Este Blog é dedicado a Economia, sob os olhos do Distributivismo. Veremos a Economia do ponto de vista do "ser humano permanente", como disse GK Chesterton se referindo aos personagens de Charles Dickens.
Que São Maximiliano Kolbe, do Bloco 11, Cela 18 de Auschwitz, nos ilumine na continuação da doutrina de Hilaire Belloc!
WARSAW -- There are very few places that
can accurately be described as hell on Earth. One of these is the Auschwitz
concentration camp during World War II, where as many as 1.5 million people
died during the five years the camp was in operation.
The Polish resistance had been hearing
horrific first- or second-hand accounts about the conditions inside Auschwitz.
These early accounts came primarily from released prisoners, but also from
casual observers like railway employees and residents of the nearby village of
Oswiecim. The resistance decided they needed someone on the inside.
It is into this environment thatWitold Pilecki, a
39-year old veteran of the Polish-Soviet War of 1919-1921 who fought against
the initial Nazi invasion and a member of the Polish resistance, volunteered
himself in 1940. Pilecki's mission was to allow himself to be arrested and,
once inside Auschwitz, to collect intelligence for the Polish resistance in the
country and the government-in-exile in London, and to organize a resistance
from inside the camp.
"I think he knew, he realized what he
was getting himself into," said Jacek Pawlowicz, a historian at Poland'sInstitute of National
Remembrance. "But even so, he was not prepared for the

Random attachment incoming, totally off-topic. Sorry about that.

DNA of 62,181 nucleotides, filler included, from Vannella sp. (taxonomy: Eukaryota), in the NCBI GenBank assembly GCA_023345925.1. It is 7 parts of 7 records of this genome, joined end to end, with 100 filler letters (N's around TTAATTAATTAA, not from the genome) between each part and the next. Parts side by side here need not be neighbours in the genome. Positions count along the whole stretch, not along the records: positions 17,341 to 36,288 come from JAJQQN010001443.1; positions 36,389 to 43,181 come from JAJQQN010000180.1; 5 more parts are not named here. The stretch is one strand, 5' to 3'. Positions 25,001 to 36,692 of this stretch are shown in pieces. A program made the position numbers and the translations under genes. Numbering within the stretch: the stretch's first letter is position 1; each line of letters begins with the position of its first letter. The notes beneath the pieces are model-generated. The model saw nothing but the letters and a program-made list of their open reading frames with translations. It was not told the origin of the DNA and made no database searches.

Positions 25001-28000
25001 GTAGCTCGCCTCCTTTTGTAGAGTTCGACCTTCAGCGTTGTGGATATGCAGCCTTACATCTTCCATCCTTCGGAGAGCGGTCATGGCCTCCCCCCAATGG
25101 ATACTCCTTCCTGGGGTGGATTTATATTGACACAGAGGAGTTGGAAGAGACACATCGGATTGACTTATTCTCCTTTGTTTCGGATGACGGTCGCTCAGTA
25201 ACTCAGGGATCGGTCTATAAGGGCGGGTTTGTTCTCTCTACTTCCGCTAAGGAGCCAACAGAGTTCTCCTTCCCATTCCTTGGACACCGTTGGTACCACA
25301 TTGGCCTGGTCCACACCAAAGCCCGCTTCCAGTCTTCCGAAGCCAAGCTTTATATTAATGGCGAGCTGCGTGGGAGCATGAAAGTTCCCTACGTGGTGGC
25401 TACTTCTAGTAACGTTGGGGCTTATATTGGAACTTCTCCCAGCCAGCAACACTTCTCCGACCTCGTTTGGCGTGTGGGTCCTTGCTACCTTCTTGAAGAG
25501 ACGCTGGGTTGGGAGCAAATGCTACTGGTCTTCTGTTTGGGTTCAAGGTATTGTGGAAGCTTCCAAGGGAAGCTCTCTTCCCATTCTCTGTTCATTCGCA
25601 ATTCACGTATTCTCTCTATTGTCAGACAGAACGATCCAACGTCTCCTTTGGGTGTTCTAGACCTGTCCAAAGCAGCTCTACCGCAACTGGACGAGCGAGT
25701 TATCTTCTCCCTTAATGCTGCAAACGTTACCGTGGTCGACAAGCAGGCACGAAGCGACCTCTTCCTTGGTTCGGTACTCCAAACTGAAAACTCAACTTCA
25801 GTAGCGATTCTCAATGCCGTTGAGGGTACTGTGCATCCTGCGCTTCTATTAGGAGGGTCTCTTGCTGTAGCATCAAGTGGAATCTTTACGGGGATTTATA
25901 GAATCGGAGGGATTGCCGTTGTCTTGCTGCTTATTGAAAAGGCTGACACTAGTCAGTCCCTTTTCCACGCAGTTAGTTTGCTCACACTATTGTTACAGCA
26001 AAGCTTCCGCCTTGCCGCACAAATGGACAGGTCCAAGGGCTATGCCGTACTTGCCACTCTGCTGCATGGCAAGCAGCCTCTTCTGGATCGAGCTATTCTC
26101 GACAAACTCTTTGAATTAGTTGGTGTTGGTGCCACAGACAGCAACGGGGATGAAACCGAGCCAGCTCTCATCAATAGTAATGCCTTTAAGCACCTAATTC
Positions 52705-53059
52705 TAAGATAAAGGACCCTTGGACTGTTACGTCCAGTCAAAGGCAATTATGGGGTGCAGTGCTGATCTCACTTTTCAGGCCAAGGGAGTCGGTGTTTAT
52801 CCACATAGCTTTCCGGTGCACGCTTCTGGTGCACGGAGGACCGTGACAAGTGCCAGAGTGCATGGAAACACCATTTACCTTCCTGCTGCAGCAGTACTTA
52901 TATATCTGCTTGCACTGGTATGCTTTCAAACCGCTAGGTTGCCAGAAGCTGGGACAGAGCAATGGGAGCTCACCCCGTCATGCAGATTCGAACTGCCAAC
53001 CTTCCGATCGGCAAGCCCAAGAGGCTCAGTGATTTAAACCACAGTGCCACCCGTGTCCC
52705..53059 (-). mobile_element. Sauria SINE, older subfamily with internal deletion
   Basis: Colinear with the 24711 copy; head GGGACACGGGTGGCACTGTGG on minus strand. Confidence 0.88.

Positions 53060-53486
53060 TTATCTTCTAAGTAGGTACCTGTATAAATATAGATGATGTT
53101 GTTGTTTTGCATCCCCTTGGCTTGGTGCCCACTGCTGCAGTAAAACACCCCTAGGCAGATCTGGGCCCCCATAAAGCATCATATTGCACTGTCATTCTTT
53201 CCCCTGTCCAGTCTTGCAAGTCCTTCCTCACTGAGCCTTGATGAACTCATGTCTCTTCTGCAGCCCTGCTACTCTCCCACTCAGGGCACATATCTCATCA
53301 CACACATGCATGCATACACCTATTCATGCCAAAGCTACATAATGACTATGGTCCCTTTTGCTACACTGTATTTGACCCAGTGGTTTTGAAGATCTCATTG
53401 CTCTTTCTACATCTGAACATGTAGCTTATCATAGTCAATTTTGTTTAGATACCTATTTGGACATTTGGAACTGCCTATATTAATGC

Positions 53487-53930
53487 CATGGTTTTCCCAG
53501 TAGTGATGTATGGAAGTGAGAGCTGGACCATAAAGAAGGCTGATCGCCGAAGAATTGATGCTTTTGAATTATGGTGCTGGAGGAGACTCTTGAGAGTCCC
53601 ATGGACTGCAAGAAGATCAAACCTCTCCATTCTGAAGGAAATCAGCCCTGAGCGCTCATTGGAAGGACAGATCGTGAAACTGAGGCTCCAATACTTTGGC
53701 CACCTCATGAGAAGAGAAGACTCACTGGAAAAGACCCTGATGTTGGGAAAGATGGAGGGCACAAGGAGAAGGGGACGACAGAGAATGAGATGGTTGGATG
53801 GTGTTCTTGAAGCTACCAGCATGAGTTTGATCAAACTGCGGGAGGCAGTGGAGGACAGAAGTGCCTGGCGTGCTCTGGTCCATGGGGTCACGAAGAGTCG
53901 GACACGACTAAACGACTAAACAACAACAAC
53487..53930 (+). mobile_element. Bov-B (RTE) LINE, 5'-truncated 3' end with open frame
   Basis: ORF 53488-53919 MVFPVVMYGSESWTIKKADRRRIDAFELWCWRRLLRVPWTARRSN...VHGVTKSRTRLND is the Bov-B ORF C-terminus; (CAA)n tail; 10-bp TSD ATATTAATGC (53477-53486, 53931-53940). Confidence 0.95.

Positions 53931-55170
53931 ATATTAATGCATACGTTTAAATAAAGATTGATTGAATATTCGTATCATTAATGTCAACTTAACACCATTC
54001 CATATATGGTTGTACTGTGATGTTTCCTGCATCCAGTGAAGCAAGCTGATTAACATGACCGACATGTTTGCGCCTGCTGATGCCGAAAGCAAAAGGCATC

things he was actually able to witness."
During the next three years, Pilecki was
involved in one of the most dangerous intelligence-gathering and resistance
operations of the war. He authored three reports about life inside the camp for
the Polish resistance. During his incarceration, Pilecki witnessed from the
inside Auschwitz's transformation from a detention facility for political
prisoners and Soviet soldiers into one of the Nazis' deadliest killing
An English translation of Pilecki's third
and most comprehensive report -- a primary source for this article -- was
recently published as a book titledThe Auschwitz
Volunteer: Beyond Bravery. It
is a fascinating first-hand account of virtually all aspects of life inside the
camp. The original document is in the custody of the Polish Underground
Movement Study Trust in London.
"He was there in all of Auschwitz's
worst periods, because he arrived at the moment when the camp was being created
and was there until ," Pawlowicz explained. "So while there he
saw the camp growing, he saw [Birkenau] being built -- where the ovens were.
But the ovens were not only in [Birkenau], there were gas chambers and
crematoria on the territory of Auschwitz I."
Pilecki's family was kept out of the loop
regarding his activities for security reasons. His son Andrzej Pilecki recalls,
"There was secrecy because of the danger, so that the children would know
as little as possible. But I felt something. My father was in Warsaw. We were
100 kilometers away. We came to visit him sometimes and my father would teach
us how to behave during the occupation."
Pilecki began preparations for his mission
in the late summer of 1940. While staying at a safehouse, he found identity
papers belonging to a man named Tomasz Serafinski, who was erroneously presumed
killed in September of 1939. Because the Nazis asked for the names and
addresses of inmates and their relatives as a method to keep the population
under control, Pilecki wisely decided not to give his real name or those of his
immediate family. Pilecki placed his photograph on Serafinski's papers and
memorized his details. His plan was to be arrested and booked under the
Serafinski alias.As he was saying goodbye to Ostrowska, he
quietly whispered to her, "Report that I have fulfilled the order."